Flash Funding Grant Cycle Announcement

The preservation of the Alderman card catalog is among the flash funding grant recipients

The Jefferson Trust is excited to announce our 2019–2020 Flash Funding Grant Awards, totaling $108,716. A majority of the 13 projects awarded went to student organizations.

The flash grants are:

Rotunda Planetarium Phase 2 & Preservation of Alderman Card Catalog: $10,000

Funding provides additional public nights for the Rotunda Planetarium and the publication of a book detailing the multidisciplinary history of the Rotunda. An ongoing project to preserve the historic Alderman Library card catalog for future research will also be supported.

Aboriginal Art on Grounds (Documentary): $7,000

Funding supports the production of a short documentary capturing student engagement with Aboriginal art at UVA through two recent exhibitions: “The Inside World” at the Fralin Museum and “Munguyhmunguyh (Forever)” at the Rotunda.

Native American Student Union Powwow: $3,750

NASU’s Powwow at UVA is an annual celebration of Native American culture and the biggest event the organization hosts. The powwow is open to the public and has hosted nearly 600 spectators who learn about Native traditions through engaging in a broader community.

Formula SAE Team 2019–20: $9,966

Funding will support and expand experiential learning for the fledgling Formula SAE team as they design and build a car to race in national competition.

UVA Safe and Sustainable Driving: $7,000

A team of students will analyze data collected by Facilities Management from 182 fleet vehicles to improve driving skills and sustainable driving practices. This will allow the team to generate initial results in order to secure larger funding through NSF or DOE sources.

Graduate English Students Association’s Annual Graduate Conference (UVA GradCon): $1,000

The Graduate English Students Association will present an annual graduate conference, themed “Transformation.”

Kluge-Ruhe Permanent and Summer Exhibitions 2020: $10,000

UVA students will gain significant experience in helping with two upcoming exhibitions: “From Little Things, Big Things Grow” in the permanent exhibition galleries at Kluge-Ruhe; and the summer exhibition in Kluge-Ruhe’s rotating gallery, “Bapurru (Remembering): New Yolngu Prints from Milingimbi and Yirrkala.”

Retold: Celebrating Women of the University of Virginia: $10,000

2020 marks the 100th anniversary of the Board of Visitors resolution allowing white women to enroll in some of the University’s graduate and professional programs and the 50th anniversary of full coeducation. To honor these milestones, the UVA Alumni Association and the Maxine Platzer Lynn Women’s Center at UVA will host Retold, a celebration of the transformational impact of women on the University of Virginia.

Modeling the Spreading of the Coronavirus: $10,000

School of Engineering faculty are creating three research groups of undergraduate students who will set up effective models for the spread of the disease and then merge the three models into a more comprehensive model.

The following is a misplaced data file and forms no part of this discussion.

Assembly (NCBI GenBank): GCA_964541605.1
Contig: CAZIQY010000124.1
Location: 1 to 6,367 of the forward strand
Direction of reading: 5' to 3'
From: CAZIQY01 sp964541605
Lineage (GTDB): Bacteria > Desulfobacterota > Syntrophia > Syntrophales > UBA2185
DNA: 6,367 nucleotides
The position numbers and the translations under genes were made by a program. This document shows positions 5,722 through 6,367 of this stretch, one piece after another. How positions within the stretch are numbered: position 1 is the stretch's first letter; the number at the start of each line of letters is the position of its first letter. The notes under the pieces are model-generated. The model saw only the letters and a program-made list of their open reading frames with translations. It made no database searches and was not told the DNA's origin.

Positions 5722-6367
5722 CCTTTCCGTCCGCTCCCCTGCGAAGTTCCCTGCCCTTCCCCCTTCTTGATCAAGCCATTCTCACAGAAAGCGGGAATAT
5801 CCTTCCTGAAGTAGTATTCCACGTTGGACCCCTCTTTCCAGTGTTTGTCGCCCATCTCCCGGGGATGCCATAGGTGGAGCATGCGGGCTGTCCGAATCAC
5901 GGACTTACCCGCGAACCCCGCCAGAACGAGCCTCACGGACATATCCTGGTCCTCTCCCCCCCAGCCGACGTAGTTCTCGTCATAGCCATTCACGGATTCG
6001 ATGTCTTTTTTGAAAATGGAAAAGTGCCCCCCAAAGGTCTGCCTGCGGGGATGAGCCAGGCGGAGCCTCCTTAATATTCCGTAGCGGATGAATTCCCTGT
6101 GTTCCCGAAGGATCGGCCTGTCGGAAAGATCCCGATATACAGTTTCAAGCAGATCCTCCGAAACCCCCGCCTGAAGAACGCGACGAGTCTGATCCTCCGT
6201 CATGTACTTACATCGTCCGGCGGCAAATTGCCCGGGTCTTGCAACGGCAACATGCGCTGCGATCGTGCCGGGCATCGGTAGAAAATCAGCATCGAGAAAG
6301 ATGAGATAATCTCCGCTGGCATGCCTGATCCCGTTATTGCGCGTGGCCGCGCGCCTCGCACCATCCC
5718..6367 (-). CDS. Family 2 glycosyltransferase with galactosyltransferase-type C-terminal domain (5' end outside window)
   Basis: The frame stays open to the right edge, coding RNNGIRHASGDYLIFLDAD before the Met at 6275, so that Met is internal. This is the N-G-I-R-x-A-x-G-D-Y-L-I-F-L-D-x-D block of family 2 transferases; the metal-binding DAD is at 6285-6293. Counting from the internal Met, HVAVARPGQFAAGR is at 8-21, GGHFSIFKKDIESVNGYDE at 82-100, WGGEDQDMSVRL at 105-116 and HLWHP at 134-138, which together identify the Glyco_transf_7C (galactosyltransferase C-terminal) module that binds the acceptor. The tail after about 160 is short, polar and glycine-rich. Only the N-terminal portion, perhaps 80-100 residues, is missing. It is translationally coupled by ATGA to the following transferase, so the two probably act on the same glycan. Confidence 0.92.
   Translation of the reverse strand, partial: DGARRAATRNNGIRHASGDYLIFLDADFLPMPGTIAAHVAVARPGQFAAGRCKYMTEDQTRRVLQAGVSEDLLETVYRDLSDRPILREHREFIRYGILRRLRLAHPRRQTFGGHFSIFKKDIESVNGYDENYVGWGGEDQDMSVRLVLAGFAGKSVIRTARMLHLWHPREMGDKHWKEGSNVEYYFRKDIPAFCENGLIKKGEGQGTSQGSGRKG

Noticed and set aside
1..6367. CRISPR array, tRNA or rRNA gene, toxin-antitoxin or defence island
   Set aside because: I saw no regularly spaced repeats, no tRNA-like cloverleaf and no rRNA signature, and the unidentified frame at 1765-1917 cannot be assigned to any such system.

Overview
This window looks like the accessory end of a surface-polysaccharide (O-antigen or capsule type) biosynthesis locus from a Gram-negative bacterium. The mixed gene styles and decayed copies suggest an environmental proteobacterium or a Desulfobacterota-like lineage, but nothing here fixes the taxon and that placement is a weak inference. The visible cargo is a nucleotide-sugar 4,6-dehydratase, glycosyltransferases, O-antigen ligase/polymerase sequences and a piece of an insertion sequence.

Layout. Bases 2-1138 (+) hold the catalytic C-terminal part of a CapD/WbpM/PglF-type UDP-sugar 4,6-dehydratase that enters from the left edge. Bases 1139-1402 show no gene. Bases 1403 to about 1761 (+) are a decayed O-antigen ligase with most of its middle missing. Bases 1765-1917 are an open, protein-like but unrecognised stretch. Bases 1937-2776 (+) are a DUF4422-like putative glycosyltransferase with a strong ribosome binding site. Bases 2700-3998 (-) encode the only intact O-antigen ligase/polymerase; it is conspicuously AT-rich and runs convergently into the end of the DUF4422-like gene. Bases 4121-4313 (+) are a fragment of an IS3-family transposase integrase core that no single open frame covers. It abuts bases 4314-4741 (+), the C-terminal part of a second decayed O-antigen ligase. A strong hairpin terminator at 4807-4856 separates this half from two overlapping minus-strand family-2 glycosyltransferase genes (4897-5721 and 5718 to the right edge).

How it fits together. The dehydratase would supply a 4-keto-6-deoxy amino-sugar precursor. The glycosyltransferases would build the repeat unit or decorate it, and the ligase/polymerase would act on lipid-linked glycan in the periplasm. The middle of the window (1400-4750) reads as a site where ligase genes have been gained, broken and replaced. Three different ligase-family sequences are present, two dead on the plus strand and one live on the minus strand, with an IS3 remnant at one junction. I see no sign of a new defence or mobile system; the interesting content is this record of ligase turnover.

Arctic Design Group | 2020 Venice Architecture Biennale, Italy: $10,000

Funding provides support for UVA School of Architecture faculty and students in the production of an Arctic-focused design installation, which will be exhibited at the world-renowned Venice Architecture Biennale. The group’s participation in the Biennale this year will provide a unique opportunity to promote UVA’s design excellence and provide an exceptional experience to UVA students on a premier global stage. It will also initiate new international and cross-institutional collaborations between the Arctic Design Group (which offers a diverse range of engagements on Arctic issues via design studios, seminars, lecture series, exhibitions and symposia in addition to scholarly research and creative practice) and highly respected design offices, curators and cultural institutions. It will also reinforce the global reach of the ADG, which was kick-started at UVA by a Jefferson Trust award in 2014.

“Stepping Out” into Deeper Understandings of Marginalized Families: $10,000

Using recent research, this project will help train teachers for home visits, focusing on self-reflection, understanding systemic privilege and disadvantage, and recognizing listening techniques that are more and less effective for deepening relationships.

So Many Ways to Say “I Belong at UVA”: Documenting Linguistic Diversity among the UVA Student Body: $10,000

This project raises awareness of linguistic diversity as a positive resource that UVA students can celebrate and enjoy rather than hide or overcome. The compiled recordings will be donated to UVA’s Special Collections Library. They will be made available to Undergraduate Admissions and the Office for Diversity and Equity to communicate to prospective students and others that UVA is a linguistically diverse community where people of all backgrounds are welcome and appreciated.